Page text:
"I first heard about Anonymous when they attacked the Church of Scientology in 2008," explains Knappenberger, director of We Are Legion: The Story of the Hacktivists. "Before that, I was vaguely aware of the digital online communities where they came from. But it was their presence, their physical presence, that I just found amazing. The Internet itself seemed to call forth this worldwide protest movement that was at once bizarre, compelling, and very intriguing."

How long does he think it will be before Anonymous is designated a domestic terrorist organization?

"I can't answer that, but obviously Anonymous is certainly a transformative and disruptive group that scares the governments and corporations of the world."

Surprisingly, for a leaderless, global band of latter-day Robin Hoods such as Anonymous, Knappenberger had little difficulty locating and interviewing members, several of whom agreed to speak on camera with their full identities revealed.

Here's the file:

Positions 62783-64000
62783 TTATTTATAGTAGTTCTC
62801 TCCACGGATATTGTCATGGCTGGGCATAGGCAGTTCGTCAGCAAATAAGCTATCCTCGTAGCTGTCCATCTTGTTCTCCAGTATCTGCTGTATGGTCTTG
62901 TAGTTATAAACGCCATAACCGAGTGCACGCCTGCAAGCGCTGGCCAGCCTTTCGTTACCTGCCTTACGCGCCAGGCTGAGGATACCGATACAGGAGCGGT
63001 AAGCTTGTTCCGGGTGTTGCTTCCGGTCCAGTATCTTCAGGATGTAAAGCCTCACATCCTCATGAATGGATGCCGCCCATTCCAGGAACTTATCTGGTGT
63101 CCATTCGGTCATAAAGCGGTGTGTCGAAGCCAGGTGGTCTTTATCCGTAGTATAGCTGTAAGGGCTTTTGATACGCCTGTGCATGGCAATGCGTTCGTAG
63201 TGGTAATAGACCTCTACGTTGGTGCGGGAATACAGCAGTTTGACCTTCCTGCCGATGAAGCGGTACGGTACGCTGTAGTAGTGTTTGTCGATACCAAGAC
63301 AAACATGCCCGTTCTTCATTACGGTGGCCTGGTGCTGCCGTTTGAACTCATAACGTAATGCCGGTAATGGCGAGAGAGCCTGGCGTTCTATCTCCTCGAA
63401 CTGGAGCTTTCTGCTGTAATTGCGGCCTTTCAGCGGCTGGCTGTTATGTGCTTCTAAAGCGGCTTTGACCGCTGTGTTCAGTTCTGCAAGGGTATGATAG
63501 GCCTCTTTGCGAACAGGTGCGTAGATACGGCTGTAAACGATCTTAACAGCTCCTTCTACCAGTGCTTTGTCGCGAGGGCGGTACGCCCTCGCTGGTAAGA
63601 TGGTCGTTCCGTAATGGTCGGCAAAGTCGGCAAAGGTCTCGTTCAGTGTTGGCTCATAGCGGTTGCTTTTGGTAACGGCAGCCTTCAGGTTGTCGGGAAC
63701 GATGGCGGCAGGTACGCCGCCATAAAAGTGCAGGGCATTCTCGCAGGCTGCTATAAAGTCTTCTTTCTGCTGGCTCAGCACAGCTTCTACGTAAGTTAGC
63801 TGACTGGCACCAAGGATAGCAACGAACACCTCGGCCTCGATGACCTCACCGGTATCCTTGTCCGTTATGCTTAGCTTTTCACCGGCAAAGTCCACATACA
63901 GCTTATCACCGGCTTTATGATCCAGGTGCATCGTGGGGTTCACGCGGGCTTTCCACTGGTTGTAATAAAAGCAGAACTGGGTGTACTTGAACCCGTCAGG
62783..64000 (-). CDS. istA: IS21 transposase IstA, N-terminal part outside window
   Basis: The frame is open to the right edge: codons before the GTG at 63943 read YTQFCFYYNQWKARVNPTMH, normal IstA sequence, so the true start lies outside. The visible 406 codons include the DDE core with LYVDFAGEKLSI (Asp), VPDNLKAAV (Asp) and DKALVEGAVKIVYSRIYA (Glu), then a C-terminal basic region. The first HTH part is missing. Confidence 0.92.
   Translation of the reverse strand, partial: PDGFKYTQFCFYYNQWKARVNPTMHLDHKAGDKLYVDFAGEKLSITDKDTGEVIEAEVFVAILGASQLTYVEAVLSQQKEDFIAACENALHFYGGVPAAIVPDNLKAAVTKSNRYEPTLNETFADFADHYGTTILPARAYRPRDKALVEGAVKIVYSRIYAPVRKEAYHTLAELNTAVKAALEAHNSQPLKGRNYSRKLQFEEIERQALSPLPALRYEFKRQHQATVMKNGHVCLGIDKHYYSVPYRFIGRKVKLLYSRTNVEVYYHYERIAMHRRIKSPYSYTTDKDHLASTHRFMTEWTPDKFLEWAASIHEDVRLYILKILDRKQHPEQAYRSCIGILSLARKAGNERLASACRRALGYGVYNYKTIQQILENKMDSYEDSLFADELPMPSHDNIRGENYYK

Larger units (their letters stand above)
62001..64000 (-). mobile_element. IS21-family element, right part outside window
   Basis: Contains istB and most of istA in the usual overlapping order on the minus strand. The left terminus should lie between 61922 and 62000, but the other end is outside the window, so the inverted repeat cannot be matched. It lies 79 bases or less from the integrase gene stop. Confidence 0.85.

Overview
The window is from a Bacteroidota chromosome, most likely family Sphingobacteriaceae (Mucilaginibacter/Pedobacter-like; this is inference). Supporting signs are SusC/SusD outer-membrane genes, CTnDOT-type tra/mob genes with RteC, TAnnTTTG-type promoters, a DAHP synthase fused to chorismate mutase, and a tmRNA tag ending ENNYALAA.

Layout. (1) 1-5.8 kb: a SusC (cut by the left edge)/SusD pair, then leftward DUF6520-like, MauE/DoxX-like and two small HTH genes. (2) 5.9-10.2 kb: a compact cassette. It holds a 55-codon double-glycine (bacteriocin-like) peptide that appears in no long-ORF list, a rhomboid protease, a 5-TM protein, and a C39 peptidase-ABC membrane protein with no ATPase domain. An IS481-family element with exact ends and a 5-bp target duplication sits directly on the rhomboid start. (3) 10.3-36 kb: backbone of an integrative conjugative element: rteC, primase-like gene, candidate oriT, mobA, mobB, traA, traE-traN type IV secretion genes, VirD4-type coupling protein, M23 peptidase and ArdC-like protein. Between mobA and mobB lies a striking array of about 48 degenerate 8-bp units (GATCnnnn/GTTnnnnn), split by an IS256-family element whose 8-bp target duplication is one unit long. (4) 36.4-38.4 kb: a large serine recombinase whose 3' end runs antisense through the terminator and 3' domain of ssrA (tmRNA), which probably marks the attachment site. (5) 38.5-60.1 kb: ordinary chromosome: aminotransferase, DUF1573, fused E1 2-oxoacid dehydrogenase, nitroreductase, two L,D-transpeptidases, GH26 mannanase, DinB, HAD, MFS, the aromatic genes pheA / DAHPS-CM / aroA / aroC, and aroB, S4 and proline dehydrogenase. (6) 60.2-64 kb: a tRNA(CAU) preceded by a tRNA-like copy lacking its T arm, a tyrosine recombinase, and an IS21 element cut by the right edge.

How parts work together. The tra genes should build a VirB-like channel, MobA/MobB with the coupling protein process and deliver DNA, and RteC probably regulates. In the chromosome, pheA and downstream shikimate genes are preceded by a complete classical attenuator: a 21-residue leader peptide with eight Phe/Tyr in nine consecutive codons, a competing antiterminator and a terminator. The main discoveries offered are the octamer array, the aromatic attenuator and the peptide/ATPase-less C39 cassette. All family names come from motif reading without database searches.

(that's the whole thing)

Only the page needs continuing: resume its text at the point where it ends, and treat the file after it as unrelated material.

"They were very willing and ready to talk to me, actually. Tons of people talked to me off the record and didn't want to go on camera for obvious reasons. Some are on camera and don't actually conceal their real-world identity, including one who has gone to prison for a year and is back home but not allowed to literally touch a computer for a period of one year. Later in the film, we have the other extreme, with interview subjects using voice distortion and so on. A sizable portion of these people, even I don't know who they are now, even though I talked to them once a week. These are people who are hunted by the FBI, still, and in all cases, when I approached it as a filmmaker, I tried to respect whatever level of privacy that specific individual asked for."